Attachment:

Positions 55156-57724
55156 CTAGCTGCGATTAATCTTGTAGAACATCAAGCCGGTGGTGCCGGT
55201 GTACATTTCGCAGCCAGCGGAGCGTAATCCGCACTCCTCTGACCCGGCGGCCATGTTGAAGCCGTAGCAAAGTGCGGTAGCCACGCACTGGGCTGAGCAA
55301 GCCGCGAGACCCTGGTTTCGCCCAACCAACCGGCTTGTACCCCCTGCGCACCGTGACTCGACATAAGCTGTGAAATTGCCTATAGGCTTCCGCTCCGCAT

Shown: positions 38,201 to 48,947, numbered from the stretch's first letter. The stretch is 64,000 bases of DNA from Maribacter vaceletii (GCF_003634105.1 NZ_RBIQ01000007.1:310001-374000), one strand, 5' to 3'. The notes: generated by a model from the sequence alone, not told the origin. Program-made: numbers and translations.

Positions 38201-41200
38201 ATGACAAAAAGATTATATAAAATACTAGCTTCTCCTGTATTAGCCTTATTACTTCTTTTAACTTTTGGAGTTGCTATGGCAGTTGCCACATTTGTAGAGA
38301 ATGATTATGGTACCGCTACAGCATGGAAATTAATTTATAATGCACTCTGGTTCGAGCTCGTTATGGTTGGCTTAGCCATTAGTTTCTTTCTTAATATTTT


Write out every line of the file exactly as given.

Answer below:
Positions 55156-57724
55156 CTAGCTGCGATTAATCTTGTAGAACATCAAGCCGGTGGTGCCGGT
55201 GTACATTTCGCAGCCAGCGGAGCGTAATCCGCACTCCTCTGACCCGGCGGCCATGTTGAAGCCGTAGCAAAGTGCGGTAGCCACGCACTGGGCTGAGCAA
55301 GCCGCGAGACCCTGGTTTCGCCCAACCAACCGGCTTGTACCCCCTGCGCACCGTGACTCGACATAAGCTGTGAAATTGCCTATAGGCTTCCGCTCCGCAT

Shown: positions 38,201 to 48,947, numbered from the stretch's first letter. The stretch is 64,000 bases of DNA from Maribacter vaceletii (GCF_003634105.1 NZ_RBIQ01000007.1:310001-374000), one strand, 5' to 3'. The notes: generated by a model from the sequence alone, not told the origin. Program-made: numbers and translations.

Positions 38201-41200
38201 ATGACAAAAAGATTATATAAAATACTAGCTTCTCCTGTATTAGCCTTATTACTTCTTTTAACTTTTGGAGTTGCTATGGCAGTTGCCACATTTGTAGAGA
38301 ATGATTATGGTACCGCTACAGCATGGAAATTAATTTATAATGCACTCTGGTTCGAGCTCGTTATGGTTGGCTTAGCCATTAGTTTCTTTCTTAATATTTT